by Robert Paul Hudson
African Bolbitis fern
When a young aquarist, or anyone new to the hobby, begins to investigate how to keep aquatic plants successfully in an aquarium, that person can feel daunted by the science and cost involved. Do not fret! There are simple, hardy plants! I have found ferns and Anubias together create an intriguing display with little effort, special care or major investment.
Water Ferns are perhaps the easiest of any aquatic plants to keep because they require minimum lighting standards, absorb most of their nutrients from the water, and can grow without adding supplemental CO2. I have found them to be able to tolerate a wide range of water conditions and temperatures. There is nothing plain about the willowy, delicate leafs, or the dark, rustic shapes of ferns.
Reminiscent of the houseplant philodendron with its sturdy oval or elongated shaped leafs, the Anubias provides the needed contrast of strength when placed with ferns. Before I get into the details of a set up using these plants, I will give a brief description of each plant.
Java Fern, Watersprite, and African Fern
Java Fern , Microsorium, is perhaps the most well known and most recommended plant for low light level set ups. Because leaf stalks grow from a rhizome root that can be divided, and new plantlets also form from the older leafs, it is an easy plant to reproduce. Sometimes a layered effect is created with new plants growing on top of each other. The Wendolv hybrid grows more quickly than other Java Ferns.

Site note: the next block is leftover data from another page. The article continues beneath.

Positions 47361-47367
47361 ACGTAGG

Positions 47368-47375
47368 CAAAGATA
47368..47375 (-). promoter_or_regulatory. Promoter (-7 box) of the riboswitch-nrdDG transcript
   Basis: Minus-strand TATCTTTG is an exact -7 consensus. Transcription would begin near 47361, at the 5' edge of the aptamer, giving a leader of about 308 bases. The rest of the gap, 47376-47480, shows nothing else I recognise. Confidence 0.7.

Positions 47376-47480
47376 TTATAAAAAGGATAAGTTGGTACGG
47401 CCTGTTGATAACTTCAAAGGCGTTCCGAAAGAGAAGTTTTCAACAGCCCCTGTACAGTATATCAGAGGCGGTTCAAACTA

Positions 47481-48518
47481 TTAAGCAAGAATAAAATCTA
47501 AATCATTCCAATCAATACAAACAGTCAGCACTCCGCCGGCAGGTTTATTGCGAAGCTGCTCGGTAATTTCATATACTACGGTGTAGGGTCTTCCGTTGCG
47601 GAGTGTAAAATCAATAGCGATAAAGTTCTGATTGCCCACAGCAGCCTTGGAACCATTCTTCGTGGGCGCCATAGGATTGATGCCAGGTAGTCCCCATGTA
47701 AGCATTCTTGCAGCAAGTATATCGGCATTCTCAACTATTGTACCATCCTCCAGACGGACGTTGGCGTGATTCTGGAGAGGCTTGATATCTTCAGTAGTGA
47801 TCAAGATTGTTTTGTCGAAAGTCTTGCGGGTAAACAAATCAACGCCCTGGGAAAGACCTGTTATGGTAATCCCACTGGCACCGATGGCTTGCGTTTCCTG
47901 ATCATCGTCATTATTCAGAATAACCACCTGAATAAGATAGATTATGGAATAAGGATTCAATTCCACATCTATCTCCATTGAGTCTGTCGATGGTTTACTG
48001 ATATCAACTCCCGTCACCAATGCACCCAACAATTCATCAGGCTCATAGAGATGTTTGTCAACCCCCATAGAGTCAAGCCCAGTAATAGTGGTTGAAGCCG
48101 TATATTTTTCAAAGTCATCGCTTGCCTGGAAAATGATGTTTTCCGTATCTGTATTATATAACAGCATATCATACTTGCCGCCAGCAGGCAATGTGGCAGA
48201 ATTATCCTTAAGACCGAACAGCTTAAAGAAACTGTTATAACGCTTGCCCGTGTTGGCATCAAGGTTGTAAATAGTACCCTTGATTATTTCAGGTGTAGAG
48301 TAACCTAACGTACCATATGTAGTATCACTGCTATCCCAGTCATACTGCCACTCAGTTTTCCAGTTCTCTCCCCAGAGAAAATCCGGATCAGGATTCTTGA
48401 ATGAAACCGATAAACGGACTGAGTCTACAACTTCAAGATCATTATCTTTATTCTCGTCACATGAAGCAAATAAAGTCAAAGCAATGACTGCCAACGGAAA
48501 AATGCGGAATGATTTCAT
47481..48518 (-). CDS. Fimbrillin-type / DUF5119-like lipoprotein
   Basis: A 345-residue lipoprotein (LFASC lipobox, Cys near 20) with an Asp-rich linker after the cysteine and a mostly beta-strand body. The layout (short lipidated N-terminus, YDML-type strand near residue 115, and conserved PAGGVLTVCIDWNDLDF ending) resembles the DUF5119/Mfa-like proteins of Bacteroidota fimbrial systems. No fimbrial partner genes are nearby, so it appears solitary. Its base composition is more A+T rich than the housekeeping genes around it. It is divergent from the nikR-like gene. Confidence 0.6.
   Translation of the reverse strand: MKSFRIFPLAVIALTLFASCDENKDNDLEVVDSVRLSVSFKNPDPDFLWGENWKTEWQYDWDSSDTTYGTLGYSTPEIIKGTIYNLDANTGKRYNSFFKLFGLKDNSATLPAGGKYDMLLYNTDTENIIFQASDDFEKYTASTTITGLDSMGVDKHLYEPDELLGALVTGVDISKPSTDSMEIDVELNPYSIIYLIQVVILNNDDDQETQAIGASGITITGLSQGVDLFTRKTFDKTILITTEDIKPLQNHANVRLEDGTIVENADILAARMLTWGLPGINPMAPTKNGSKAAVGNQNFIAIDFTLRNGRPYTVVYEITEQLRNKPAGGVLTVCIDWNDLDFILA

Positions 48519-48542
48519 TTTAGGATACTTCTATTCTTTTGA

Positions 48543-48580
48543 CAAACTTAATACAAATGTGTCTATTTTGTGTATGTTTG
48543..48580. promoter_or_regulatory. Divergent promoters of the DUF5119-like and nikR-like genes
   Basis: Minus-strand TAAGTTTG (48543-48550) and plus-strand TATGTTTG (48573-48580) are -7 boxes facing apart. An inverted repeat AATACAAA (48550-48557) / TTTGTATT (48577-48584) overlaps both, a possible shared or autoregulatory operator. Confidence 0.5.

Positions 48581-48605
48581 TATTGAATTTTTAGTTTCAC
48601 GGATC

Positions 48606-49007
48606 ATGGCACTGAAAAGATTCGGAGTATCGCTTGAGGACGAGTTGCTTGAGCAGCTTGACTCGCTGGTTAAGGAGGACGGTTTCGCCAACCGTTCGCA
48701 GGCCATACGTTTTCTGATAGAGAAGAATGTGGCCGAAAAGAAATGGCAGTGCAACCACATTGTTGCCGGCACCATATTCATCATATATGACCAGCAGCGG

Java Fern should be attached to wood or rock so that the roots can access nutrients direct from the water, not the “substrate” or gravel. Poor conditions can cause the older leaves to turn black and begin to decay, but even under these conditions, new baby plants will begin to come to life from the decaying leaves.
Watersprite, Ceratopteris, is the most prolific water plant, growing very quickly under most any condition. The plant may be rooted directly into the substrate, but will grow as a floating plant, or attached to wood or rock. Cuttings are made from the elbows at the point the stem branches and where roots develop, or from the plant tops. Often mistaken for Water Sprite by retailers because of its simularity, Water Wisteria, a hyrgrophila specie, is not considered a low light level plant and should be avoided in this set up.
African Fern, Bolbitis heudelotii is an exotic looking fern with dark green deeply grooved leafs growing from a rhizome as Java Fern does and requires a bit stronger light. The main root can be divided to create additional plants.
Anubias is a slow growing broad leafed plant with thick leathery green leaves from a rhizome. There are several varieties that vary somewhat in size or shape. Because of its slow growth, it can do well in setups that have a limited amount of CO2 available, but it does need a rich source of chelated iron, macro nutrients, and trace elements. Requiring only a low to moderate light level, it will grow faster with stronger light, if CO2 and additional fertilizer are also increased. There are various supplements that are made for the aquarium substrate that provide iron, (such as laterite, a tropical clay), or supplements that can be added to the aquarium water. Red clay, or clay enriched subsoil can be used in small amounts, (about a one inch layer in the middle of the substrate.) Anubias roots will attach to nearby rocks or wood, but I prefer to plant it into the substrate to draw nutrients. The rhizome should be left uncovered to prevent it from rotting in the substrate. I do like planting small Anubias species, such as Anubias nana, directly to wood when creating a layered, terracing effect.